The ongoing government-backed process, of which Tuesday conference is part, has ruled out the possibility of getting the New Constitution before 2025, with its key players arguing that now is too short a time to get the document before the general election.

The task force formed by the Registrar of Political Parties to recommend to President Samia reforms to be taken to improve multiparty democracy in Tanzania has postponed the revival of the New Constitution writing process to after 2025.

The task force’s priorities, for now, are legislative reforms that aim at improving the electoral management mechanisms in Tanzania that would help deliver what it believes to be a free and fair election in 2025. Thus the two bills which are at the centre of today’s conference.

Speaking during the conference, the outgoing TCD chairperson who doubles as the leader of the opposition ACT Wazalendo party Zitto Kabwe, said the meeting is expected to heal various injuries that had occurred in the past, and that from the meeting they expect to focus on making recommendations for some law reforms.

“This conference will focus on proposing amendments to the two laws which are certainly the widely discussed laws,” said Mr Kabwe. “Those laws are the law of political parties and the law of elections.”

Millicom completes Africa exit with Tanzania sale

A telecommunications services company Millicom International Cellular has completed the transaction for the sale of its operation in Tanzania to a consortium led by Axian, a pan-African group, Advanced Television reported Tuesday.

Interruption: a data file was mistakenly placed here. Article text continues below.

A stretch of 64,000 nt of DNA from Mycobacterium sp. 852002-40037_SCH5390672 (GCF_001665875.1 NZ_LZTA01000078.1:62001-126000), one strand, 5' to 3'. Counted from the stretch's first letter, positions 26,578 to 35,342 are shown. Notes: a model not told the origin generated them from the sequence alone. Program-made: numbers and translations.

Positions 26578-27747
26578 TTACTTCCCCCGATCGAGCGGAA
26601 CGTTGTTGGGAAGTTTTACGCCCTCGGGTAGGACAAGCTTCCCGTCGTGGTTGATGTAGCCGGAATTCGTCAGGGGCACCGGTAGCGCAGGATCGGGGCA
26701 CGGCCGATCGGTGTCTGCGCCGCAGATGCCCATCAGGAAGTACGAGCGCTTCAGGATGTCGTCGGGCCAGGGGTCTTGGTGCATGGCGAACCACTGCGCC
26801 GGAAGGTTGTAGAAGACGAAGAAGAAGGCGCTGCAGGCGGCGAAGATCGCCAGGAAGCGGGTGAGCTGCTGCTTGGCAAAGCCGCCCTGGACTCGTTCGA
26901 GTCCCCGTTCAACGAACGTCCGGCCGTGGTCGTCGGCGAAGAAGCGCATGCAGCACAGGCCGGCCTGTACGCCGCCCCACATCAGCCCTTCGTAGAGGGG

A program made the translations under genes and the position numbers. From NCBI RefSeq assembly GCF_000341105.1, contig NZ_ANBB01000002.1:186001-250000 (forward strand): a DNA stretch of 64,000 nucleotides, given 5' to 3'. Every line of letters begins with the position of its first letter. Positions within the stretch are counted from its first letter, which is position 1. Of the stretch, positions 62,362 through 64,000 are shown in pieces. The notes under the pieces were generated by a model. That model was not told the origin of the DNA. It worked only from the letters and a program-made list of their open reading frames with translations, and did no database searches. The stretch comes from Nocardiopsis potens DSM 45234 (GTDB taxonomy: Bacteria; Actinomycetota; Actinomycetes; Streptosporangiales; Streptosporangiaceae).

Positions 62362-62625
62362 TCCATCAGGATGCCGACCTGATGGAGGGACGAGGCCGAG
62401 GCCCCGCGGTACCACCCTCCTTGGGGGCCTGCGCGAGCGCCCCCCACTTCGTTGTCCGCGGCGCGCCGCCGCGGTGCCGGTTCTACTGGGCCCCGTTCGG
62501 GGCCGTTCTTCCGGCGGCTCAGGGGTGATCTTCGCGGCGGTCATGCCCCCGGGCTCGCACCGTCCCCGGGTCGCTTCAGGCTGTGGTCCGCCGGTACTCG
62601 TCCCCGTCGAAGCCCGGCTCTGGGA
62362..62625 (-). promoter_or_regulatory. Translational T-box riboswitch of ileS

In accordance with the terms of the sale, Axian has assumed ownership of the business, including its debt and other obligations, and Millicom has received net cash consideration of approximately $100 million, the website said.

The transaction completes Millicom’s multi-year plan to divest its African operations and associated obligations and liabilities and to focus on its Latin American markets.

Millicom CEO Mauricio Ramos said that Tigo is now a leading provider of broadband services to consumers, businesses and governments in Latin America, where penetration and data speeds remain low by the standards of more mature markets.

“Through our investment-led strategy, we are bringing reliable high-speed mobile and fixed broadband to the communities we serve in the region” Ramos was quoted as saying. “With today’s announcement that we have completed the divestiture of our African businesses, we close a chapter in our history and open another solely focused on the Latin American region.”

In April 2021, the company announced that it was disposing of its African businesses and focusing on its Latin American investments.

The Luxembourg-based company said then that it has agreed to sell its entire operations in Tanzania to a consortium led by Axian, a Madagascar group that was part of the consortium that acquired Millicom’s operations in Senegal in 2018.

Axian then confirmed to the media it was leading a consortium regarding the sale of Millicom’s shares in both Tigo Tanzania and Zantel in Zanzibar.

This is it for today and we hope you enjoyed our briefing. Please consider subscribing to our newsletter (see below) or following us on Twitter (here) as that is the best way to make sure you do not miss any of these briefings.  And in case you have any questions or comments, please consider dropping a word to our editors at